S&P 500 Price Analysis
- Another ugly day in global markets as Coronavirus fear continues to spread.
- Economic slowdown from virus impact appears a near-certainty.
- Global governments have begun to prepare for containment strategies – but is this enough to slow the spread? Global markets don’t yet appear convinced.
S&P 500 Slammed Lower – Limit Down for Second Time This Week
It’s been a very busy past month in global markets and, unfortunately, that looks set to continue. What started off as a seemingly small problem in the Hubei province of China has now become a global pandemic, and developed nations like the United States appear to be at tipping point as the virus has already started to spread; already taking hold in Europe’s second and third largest economies.
Particulars of the virus make it especially dangerous: It can incubate for up to five days before symptoms show, allowing for a wide spread amongst unknowing carriers. And while it’s generally most dangerous in the most vulnerable portion of the population, the elderly and those with underlying medical conditions; the virus does not necessarily discriminate as it’s been known to take a profound toll on even young, healthy individuals.
There is no cure, and the potential for a cure does not appear to be nearby. There is but one strategy to try to manage the impacts of the virus, and that’s social distancing. This requires people to stay at home as much as possible, avoiding possible contaminants in the hope that, eventually, the virus is choked out of the population. Even then, the best hope is that the spread can be slowed to the point that the medical system can treat those that require help. Germany yesterday said that up to 70% of the population may catch the virus, and that’s a frightening figure.
The downside on social distancing is the economic impact that’s a near-certainty. If people are staying at home, they aren’t spending money; at least as much as they would otherwise. This puts enormous strain on small businesses at a time when the economic backdrop wasn’t necessarily great to begin with. And large businesses will suffer as well, as will entire industries like airlines, cruise operators, restaurants.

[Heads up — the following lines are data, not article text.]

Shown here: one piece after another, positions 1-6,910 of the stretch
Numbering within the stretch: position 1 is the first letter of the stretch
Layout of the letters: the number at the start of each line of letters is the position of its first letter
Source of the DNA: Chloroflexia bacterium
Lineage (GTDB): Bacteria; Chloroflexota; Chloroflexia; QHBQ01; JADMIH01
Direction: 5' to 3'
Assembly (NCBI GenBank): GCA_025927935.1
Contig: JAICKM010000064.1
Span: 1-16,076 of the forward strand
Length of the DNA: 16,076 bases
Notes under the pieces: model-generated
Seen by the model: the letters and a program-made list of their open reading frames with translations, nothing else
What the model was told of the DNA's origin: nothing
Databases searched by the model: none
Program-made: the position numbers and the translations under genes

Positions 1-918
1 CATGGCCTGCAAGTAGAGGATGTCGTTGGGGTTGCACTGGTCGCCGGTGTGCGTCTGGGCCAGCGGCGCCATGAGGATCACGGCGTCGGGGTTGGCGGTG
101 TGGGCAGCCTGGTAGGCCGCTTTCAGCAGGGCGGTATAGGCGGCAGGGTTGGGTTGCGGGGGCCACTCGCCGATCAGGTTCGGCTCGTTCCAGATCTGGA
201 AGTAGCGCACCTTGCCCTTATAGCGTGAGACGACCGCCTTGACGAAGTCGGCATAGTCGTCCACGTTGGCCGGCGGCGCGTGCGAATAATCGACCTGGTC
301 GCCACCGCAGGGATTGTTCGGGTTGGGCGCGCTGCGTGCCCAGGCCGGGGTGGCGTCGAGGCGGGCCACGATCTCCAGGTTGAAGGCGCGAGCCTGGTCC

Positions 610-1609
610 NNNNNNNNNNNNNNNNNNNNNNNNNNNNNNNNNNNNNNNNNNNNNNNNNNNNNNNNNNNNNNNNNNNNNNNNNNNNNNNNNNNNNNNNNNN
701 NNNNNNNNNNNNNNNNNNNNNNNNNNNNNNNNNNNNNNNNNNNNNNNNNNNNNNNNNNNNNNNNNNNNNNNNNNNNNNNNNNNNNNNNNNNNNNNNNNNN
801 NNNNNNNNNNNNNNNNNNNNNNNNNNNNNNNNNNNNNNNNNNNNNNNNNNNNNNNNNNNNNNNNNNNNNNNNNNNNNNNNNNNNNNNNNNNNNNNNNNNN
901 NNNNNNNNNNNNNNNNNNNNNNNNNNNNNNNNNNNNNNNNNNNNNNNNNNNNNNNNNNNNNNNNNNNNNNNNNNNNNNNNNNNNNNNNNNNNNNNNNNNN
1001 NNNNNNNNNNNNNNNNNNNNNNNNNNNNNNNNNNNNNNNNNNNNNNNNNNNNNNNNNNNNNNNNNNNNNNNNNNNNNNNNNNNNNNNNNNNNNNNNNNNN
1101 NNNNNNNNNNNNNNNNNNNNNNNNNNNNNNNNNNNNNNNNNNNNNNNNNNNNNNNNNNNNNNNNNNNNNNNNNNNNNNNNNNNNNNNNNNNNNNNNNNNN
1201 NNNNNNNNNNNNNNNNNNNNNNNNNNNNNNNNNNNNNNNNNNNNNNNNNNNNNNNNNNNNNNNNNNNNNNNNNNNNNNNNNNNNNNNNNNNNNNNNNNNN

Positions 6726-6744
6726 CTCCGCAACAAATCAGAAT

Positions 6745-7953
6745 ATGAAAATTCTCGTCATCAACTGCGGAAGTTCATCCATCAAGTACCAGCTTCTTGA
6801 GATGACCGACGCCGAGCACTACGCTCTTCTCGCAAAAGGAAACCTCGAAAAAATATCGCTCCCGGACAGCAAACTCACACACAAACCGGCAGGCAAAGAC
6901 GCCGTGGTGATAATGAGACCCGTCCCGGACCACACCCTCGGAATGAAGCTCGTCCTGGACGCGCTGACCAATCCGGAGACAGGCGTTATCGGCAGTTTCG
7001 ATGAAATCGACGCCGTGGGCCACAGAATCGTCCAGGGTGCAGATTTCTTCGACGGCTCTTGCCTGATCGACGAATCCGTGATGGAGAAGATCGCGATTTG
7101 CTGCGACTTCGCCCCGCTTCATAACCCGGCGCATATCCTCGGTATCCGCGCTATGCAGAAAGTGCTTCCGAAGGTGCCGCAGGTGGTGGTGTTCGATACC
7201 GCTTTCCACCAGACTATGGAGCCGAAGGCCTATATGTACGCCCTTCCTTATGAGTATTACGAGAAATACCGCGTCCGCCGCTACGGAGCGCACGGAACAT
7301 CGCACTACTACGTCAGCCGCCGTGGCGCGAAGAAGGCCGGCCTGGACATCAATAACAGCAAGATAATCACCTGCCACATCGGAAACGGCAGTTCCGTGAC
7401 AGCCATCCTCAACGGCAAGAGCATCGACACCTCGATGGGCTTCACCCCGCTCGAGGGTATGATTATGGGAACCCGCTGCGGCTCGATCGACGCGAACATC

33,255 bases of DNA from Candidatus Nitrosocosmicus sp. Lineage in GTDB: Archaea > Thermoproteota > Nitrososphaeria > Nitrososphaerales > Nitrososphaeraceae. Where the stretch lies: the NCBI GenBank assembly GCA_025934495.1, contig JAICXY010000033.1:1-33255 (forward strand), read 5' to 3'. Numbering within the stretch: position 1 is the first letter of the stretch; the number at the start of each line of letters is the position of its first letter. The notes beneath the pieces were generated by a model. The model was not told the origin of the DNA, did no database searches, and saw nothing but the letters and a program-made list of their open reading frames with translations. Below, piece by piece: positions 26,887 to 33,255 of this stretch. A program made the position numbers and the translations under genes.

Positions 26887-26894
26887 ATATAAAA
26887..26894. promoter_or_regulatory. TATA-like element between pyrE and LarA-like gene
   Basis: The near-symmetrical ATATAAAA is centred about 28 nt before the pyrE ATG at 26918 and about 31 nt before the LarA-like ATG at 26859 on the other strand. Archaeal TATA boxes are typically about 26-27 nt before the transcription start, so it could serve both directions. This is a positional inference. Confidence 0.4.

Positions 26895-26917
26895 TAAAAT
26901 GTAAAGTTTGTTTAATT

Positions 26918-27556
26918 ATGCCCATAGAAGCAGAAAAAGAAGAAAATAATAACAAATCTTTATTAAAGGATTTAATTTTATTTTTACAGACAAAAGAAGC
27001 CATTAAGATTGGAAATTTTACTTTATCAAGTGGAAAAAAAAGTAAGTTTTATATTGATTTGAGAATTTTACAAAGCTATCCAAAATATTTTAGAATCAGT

It’s impossible to estimate at this point the potential for capital destruction. Central Banks have started to lay the groundwork for accommodation and we’ve seen some movement out of the US federal government. It appears as though we’re still in the phase where markets are ‘pricing in’ this new risk that’s looking more and more like a black swan event.
In the US, the S&P 500 is now officially in a bear market, losing more than 20% of its value in a short and violent four-week-stretch. Price action has retraced 50% of the move that started from the lows in 2016; and for the second time this week S&P futures hit the limit down band ahead of the US equity open.
S&P 500 Weekly Price Chart
How Low Can This Go?
Black swans are rare by definition. Thusly there’s a dearth of prior examples from which to draw inferences. We can, however, estimate that the bottom is not yet in given the fact that Coronavirus cases appear to be growing exponentially in the United States and shutdown efforts haven’t yet been enacted in many vulnerable areas.
There aren’t really even recent historical examples to compare: This is unlike SARS or the Ebola scare of a few years ago. There’s also the collateral damage, such as the carnage that’s already taken place in Oil markets that will likely snare banks that have extended loans to producers. All of this makes estimating damage or even addressing vulnerabilities a massive problem.
Taking a further step back on the chart, incorporating the post-Financial Collapse run, the S&P 500 has just crossed below a crucial support level around 2753 that, up until yesterday, was helping to hold the lows.
That level has now been smashed through. Prices in the S&P 500 appear headed for the 2500 level on the chart. That may not hold the low, either; but a bit lower is another reference point of interest, taken from the lows in December of 2018 that line up near the 38.2% retracement of the decade-long bull market.
Given the pace of recent declines, that area around 2315-2354 could be an optimistic estimation: A bit-lower is a bigger threshold around the 2000 marker, which aligns with the 50% retracement of the post-GFC major move.
S&P 500 Monthly Price Chart
SPX500 on Tradingview
— Written by James Stanley, Strategist for DailyFX.com
Contact and follow James on Twitter: @JStanleyFX